Fri. Jul 1st, 2022

Hat Then (Then singing), a distinctive musical genre and a special
combination of the spiritual and cultural life of Tay, Nung and Thai
ethnic groups in Vietnam, has drawn the attention of many collectors and
researchers over the past decade.

Then singing is
practised in many northern provinces, including Cao Bang, Bac Kan, Thai
Nguyen, Lang Son, Ha Giang, Quang Ninh, Son La, Lai Chau, Lao Cai, Bac
Giang and Yen Bai, and the Central Highlands province of Dak Lak.

It is believed to be handed down from the God belonging to a
mysterious world to which only “Ong Then” and “Ba Then” can contact.

During rituals, “Ong Then” and “Ba Then” sing and play a
musical instrument at the same time while presenting offerings to the
god, representing the ethnic community to contact with the God and ask
him for things such as good health, bumper crops, happiness and a long
life.

As a unique combination of music and song, Then singing
is traditionally accompanied by a handmade gourd lute, called Dan Tinh
or Tinh Tau.

The form of art plays an
important role in the spiritual life of Tay, Nung and Thai ethnic
people as it combines a wide range of arts such as literature, music,
painting and performance.

The art form has had
an impact on local and national identities through its influence on
literature, language, poetry, music, dance, rituals and spiritual
practices.

Closely linked with the spiritual
life of ethnic minority groups who often use ceremonial offerings to
treat illnesses, Then singing is seen as a therapy, together with
medicine, helping to ease the worries of patients and their families.

According to Phung Quang Muoi from the Lao Cai
provincial Department of Culture, Sports and Tourism, before 1991, Then
singing was banned as a kind of superstition, pushing the art into the
shadows.

Since 1993, with its real values
recognised, Then singing has been gradually restored. However, the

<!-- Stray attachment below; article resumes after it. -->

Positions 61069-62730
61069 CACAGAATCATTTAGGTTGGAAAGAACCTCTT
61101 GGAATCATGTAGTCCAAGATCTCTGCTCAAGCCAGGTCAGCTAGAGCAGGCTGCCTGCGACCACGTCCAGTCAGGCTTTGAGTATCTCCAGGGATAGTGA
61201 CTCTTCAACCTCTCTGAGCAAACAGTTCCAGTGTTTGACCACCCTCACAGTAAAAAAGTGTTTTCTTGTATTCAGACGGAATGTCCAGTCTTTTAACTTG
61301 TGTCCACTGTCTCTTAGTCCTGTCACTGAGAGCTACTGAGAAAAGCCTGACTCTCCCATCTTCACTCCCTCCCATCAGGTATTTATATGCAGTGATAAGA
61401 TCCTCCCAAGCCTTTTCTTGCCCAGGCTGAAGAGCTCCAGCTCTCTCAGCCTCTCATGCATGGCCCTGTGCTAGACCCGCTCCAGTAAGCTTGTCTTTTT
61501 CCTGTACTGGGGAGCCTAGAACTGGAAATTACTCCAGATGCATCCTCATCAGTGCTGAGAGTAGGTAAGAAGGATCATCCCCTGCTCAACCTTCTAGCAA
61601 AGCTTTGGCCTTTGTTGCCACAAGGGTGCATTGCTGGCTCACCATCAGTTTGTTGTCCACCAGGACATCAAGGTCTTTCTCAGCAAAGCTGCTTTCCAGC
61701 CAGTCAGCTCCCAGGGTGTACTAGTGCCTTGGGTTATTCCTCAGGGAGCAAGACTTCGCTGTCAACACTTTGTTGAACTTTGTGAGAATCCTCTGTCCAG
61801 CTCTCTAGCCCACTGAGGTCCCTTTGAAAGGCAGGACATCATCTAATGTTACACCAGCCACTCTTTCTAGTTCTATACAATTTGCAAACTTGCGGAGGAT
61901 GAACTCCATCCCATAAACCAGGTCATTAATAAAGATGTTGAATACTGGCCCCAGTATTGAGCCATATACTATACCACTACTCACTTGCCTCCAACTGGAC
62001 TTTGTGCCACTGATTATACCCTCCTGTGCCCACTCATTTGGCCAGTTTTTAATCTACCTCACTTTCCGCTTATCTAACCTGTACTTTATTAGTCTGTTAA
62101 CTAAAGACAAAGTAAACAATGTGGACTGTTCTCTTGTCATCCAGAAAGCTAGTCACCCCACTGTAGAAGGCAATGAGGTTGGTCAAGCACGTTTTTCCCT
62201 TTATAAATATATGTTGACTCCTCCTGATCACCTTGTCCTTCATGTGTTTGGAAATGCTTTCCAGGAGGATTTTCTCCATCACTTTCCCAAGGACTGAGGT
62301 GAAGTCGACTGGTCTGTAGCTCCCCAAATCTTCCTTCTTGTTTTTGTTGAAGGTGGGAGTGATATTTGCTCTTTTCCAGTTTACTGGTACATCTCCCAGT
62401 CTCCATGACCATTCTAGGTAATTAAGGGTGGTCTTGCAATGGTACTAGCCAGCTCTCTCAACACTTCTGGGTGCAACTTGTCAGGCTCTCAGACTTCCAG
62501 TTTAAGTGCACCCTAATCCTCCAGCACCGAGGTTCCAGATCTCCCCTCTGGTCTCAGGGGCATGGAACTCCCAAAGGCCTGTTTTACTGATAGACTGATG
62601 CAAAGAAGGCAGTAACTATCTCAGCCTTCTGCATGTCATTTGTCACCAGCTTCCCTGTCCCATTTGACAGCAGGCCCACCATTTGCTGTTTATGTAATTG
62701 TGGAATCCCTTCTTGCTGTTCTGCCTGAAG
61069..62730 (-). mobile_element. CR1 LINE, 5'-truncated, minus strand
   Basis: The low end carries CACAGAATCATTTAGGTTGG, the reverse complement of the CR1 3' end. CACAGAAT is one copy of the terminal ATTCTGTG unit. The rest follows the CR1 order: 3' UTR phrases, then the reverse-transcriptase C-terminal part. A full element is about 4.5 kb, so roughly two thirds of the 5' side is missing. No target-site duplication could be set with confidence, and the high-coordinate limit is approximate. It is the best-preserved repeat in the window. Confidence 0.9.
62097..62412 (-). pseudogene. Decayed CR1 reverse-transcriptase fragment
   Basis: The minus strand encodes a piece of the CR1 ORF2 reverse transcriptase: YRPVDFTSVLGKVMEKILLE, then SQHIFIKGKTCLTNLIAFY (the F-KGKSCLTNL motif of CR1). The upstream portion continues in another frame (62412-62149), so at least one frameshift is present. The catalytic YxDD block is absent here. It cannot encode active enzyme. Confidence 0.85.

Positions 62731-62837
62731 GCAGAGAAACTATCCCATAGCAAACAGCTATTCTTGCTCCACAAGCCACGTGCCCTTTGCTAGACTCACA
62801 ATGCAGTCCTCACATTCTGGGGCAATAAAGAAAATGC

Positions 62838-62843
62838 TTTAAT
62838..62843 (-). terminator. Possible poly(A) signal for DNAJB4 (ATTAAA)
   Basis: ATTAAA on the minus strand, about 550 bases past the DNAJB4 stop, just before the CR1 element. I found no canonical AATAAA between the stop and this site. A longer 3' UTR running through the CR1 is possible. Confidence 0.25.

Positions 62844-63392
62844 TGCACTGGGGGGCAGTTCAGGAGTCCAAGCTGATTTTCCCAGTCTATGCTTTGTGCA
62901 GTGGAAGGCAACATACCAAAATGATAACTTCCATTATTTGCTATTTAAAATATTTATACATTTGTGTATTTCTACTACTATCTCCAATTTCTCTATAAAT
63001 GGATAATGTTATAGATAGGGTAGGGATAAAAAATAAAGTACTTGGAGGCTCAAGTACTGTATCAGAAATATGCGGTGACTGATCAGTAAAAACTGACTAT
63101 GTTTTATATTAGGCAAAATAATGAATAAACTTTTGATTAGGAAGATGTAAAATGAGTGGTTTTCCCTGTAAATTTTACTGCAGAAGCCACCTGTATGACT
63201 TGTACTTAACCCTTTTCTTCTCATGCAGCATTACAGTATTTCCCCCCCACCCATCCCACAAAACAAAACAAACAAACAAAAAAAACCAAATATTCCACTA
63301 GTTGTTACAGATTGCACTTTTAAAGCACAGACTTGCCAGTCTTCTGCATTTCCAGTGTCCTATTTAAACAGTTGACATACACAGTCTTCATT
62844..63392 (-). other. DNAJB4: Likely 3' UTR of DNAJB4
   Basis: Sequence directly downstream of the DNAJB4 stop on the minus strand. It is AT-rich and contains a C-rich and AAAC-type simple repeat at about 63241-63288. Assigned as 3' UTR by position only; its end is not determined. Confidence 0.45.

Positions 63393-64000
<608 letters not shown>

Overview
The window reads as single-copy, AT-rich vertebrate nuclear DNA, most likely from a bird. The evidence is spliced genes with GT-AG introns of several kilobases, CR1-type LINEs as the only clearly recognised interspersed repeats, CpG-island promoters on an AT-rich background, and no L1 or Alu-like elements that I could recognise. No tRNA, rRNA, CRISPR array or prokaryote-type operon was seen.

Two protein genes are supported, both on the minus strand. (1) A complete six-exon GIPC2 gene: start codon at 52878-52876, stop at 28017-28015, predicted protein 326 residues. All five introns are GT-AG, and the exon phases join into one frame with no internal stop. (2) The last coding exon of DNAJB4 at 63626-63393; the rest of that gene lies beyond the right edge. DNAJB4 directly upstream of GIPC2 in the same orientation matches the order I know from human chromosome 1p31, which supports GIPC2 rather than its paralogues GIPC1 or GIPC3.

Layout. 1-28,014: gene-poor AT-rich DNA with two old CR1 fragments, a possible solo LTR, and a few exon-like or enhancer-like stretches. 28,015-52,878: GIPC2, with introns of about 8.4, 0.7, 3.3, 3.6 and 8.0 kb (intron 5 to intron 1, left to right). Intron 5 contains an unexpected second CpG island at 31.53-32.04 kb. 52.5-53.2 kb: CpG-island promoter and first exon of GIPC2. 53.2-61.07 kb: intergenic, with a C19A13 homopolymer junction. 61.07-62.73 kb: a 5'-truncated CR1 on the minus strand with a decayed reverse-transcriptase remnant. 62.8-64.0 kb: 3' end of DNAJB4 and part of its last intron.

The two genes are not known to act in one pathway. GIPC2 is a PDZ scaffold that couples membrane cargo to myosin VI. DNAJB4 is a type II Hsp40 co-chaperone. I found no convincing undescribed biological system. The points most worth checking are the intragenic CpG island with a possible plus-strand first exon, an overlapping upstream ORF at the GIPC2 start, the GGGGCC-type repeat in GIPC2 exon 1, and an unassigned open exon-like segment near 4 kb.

number of people who can master this style of singing remains limited.

Presently, Tay people often organise Then
singing ceremonies with the aim to drive away bad luck, pray for good
crops and call back the soul of the death, he added.

The music encourages ethnic people who gather around the fire every
night after a hard working day in the fields to sing together
traditional Then songs.

It is really a
beautiful image to see Tay girls and boys in traditional clothes signing
with high and clear voices amid the imposing scene of mountains and
forests.

Writer Hoang Trieu An, who has spent
much time researching Then singing, said the art form creates a great
vitality in the spiritual life of Tay, Nung and Thai people, noting the
style of singing is a pride of the ethnic people.

At a time when Then singing artists are getting older and not many
young people show their love for the tradition, it is necessary to
diversify methods to preserve the singing.

Apart from collection and restoration of traditional Then songs,
relevant agencies should pay special attention to Then singing artists,
who can impart both Then singing skills and their passion for the art to
younger generations.

Many have suggested the
establishment of Then singing clubs and including the art form to the
school curriculum. It should be further promoted on mass media, helping
young people understand about the nation’s art heritage and raise their
responsibility for preserving and developing it.

In December 2012 , the Ministry of Culture, Sports and Tourism added
Then singing to the official national intangible cultural heritage list.

The National Academy of Music said that
traditional Then singing will be submitted to UNESCO in a bid for it to
be recognised as a piece of intangible cultural world heritage.-VNA

By vivian